Pilots at Thomas Cook launched a 12-hour strike on Friday. The tour operator had offered a derisory below-inflation pay rise.
Members of the British Airline Pilots Association (Balpa) walked out in the first strike by British pilots since 1974.
The union took the decision to walk out after eight months of negotiations led to an offer of 1.5 per cent - below the rate of inflation. This would have meant a pay reduction in real terms.
Balpa wanted a a pay rise at least in line with inflation plus better facilities for pilots. The union said it decided to take action “extremely reluctantly” after talks chaired by conciliation service Acas collapsed.
Members voted nine to one in favour of industrial action with an 88 per cent turnout in a ballot held last month.
Thomas Cook tried to block the strike with an injunction but it was rightly refused by High Court judges.
Balpa general secretary Brian Strutton said: “Thomas Cook pilots have faced pay cuts and slashed terms and conditions and say enough is enough.
“Going on strike is not something pilots take lightly. Balpa members haven’t been on strike since 1974, but with no sensible pay offer on the table, Thomas Cook pilots have had no other option.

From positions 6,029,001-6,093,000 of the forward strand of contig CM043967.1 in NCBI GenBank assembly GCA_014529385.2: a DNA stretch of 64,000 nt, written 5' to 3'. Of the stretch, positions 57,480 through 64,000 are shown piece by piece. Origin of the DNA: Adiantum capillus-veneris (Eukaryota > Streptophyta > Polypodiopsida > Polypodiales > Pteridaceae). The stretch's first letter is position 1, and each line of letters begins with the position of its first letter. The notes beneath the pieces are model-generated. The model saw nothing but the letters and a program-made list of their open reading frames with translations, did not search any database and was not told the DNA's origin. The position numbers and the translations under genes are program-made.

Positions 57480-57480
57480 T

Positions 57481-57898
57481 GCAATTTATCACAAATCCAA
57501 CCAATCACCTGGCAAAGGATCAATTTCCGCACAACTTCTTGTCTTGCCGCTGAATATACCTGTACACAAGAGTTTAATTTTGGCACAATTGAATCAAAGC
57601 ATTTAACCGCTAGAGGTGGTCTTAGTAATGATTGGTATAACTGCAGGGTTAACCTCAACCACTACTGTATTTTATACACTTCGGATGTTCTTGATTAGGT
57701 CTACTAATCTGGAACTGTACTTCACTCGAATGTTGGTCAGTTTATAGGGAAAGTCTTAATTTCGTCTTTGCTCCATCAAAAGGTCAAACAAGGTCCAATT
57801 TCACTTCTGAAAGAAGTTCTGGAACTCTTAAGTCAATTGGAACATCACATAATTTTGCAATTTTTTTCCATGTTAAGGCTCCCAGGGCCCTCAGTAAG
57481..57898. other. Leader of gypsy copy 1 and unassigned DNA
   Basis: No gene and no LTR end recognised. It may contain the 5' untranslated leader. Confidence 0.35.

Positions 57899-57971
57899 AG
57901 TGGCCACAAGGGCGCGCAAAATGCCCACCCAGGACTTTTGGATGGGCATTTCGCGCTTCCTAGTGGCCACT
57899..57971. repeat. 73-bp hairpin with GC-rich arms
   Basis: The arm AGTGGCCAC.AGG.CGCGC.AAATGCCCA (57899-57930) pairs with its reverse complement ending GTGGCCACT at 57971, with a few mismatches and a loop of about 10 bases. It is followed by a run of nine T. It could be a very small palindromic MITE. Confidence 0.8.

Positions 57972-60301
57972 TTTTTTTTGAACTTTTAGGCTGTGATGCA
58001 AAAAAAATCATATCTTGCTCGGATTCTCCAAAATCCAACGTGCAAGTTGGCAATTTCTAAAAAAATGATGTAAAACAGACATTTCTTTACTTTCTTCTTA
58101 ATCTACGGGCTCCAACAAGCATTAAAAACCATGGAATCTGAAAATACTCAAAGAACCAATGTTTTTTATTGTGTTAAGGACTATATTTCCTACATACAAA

“The time has come for Thomas Cook to understand the depth of feeling on this issue, listen to its pilots and come forward with a reasonable offer that they can accept.”
Pat Harrington, general secretary of Solidarity, commented: "Unions are often portrayed in the establishment gutter press as unreasonable. Yet these pilots have not had a strike since 1974 and have tried to resolve matters through conciliation. This in the face of what is, in reality, an offer from Thomas Cook of a pay cut not a pay rise. Think about our brothers and sisters in Balpa when next you read that it is the Unions who are unreasonable."